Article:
Thanking a friend on facebook for the link to Robyn O’Briens TED talk about GM Foods “Are we allergic to foods or what’s been done to them?”. I honestly have not looked at GM foods that much, but once she called the foods pesticides themselves I got it. I take a stress perspective to the problems she mentions; cancer, autism, allergies, ADD. That the less resources, more exposure and more misinformation we experience the more stress becomes stressful– we get diseases and disorders. Lots of things and small mistakes of what we’ve put in and what we’ve taken out for profit and for lack of a proper scientific framework create this pool of stress and stress influencers we swim in. Pesticides are endocrine disruptors. They give our hormones the wrong information, they interrupt the signals for us (children’s) immune systems and nervous system to properly gauge the environment they are in. The systems over and under respond. Its a terrible fix we are putting ourselves in, but I’m glad I finally see the role for (edited: to be fair- “certain”) GM foods. This is a great heartfelt genuine thoughtful intelligent speech by Robyn. Well done.

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The Cholesterol Conundrum: Root cause or still missing stress dynamics?

Great Speech by Irish-born Ivor Cummins. I think it’s a powerful contribution, but I think the “root cause” is more complex than sugar or fat or cholesterol. Without taking a systems (instead of thing) perspective we miss the bigger picture. My response is below.


Hi Ivor, it’s a great speech and lots of good info.

The problem I see is you are using the language of disease instead of the language of chaos dynamics in these systems from a stress regulating perspective. What that means are things toward the end of your speech you talk about eating being about what you “save”. Why do we “save”? And is not getting calories really the goal? (it could be for being buff, but is it evolutionarily viable?). I don’t argue that the low carb is necessary in our current state of disarray and also evolutionarily viable, but the science we need here is still more complex, and 100 times more elegant and simple. It’s not what we eat getting to these goals we’re trying to hit, what we eat isn’t about using/saving… it’s about building a complex structure and getting the resources it (its particular needs) in the most efficient and least draining or damaging way. Continue reading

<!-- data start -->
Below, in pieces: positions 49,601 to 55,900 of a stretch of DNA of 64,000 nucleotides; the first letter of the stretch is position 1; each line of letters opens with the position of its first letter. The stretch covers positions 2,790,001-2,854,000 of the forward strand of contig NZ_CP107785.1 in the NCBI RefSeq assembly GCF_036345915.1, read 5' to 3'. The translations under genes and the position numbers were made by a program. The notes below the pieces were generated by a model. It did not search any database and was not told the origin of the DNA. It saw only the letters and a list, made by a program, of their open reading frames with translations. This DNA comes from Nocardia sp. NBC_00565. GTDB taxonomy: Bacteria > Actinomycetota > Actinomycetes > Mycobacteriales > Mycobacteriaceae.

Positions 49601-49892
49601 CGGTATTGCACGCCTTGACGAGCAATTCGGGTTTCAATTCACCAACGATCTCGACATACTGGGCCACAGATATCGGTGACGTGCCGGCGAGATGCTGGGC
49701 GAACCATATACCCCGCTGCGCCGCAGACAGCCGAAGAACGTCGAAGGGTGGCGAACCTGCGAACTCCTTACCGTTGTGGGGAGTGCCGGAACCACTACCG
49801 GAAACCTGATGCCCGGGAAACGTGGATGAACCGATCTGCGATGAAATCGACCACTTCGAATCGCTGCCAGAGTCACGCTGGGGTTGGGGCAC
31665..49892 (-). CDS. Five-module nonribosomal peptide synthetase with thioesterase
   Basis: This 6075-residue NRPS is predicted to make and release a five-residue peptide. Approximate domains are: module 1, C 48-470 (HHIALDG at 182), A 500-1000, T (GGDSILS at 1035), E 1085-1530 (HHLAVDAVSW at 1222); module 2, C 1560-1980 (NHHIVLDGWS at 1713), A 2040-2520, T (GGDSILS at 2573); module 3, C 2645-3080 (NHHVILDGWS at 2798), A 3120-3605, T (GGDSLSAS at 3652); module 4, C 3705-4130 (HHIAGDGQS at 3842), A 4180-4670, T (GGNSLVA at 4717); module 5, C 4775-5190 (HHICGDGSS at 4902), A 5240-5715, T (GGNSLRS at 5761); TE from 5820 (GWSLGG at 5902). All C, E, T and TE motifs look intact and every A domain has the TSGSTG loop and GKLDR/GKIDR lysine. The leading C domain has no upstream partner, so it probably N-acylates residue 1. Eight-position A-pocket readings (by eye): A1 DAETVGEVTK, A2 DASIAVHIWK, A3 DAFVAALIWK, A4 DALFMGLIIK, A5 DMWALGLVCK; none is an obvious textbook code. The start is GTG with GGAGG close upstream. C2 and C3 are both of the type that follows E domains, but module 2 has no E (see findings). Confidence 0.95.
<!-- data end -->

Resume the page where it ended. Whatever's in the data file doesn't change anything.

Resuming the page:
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“Are “Genes Are To Blame” Articles Really Leading the Public Astray?” The Epigenetics of Stress Mechanisms in Disease


MindHacks” writer Vaughan Bell’s tweet subsequently retweeted by “Not Exactly Rocket Science” Blogger Ed Yong states that the media turns “blame your genes” into attention-grabbing headlines. They worry the headlines are misleading the public into thinking they are no longer responsible for their problems. That the articles are for those who want to absolve themselves of responsibility for badly behaving toddlers or so they can blame their genes rather than themselves for being a lazy couch potato or binge eating. If we can blame our genes then we’re not responsible, right? But where does that thought process come from? Most likely from our instruction that genes are out of our control random things we inherent from our parents. Therefore if genes are to blame, then we, our environment, is not. Those were our choices, either our genes or our environment were to blame for such things.

In defense of the articles, that is not what the authors or researchers seem to be actually saying.  Continue reading

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Is drinking a Coca-Cola equivalent to drinking Apple Juice?

So I was out to lunch with a friend when he expressed to me that drinking a coke was no different than drinking an apple juice. That side-by-side the sugar content is similar (sugar, is sugar, is sugar) and therefore the potential negative impacts were equivalent. (*Note: My friend stated “no matter how fresh squeezed, cloudy or full of nutrients it was”).

apple juice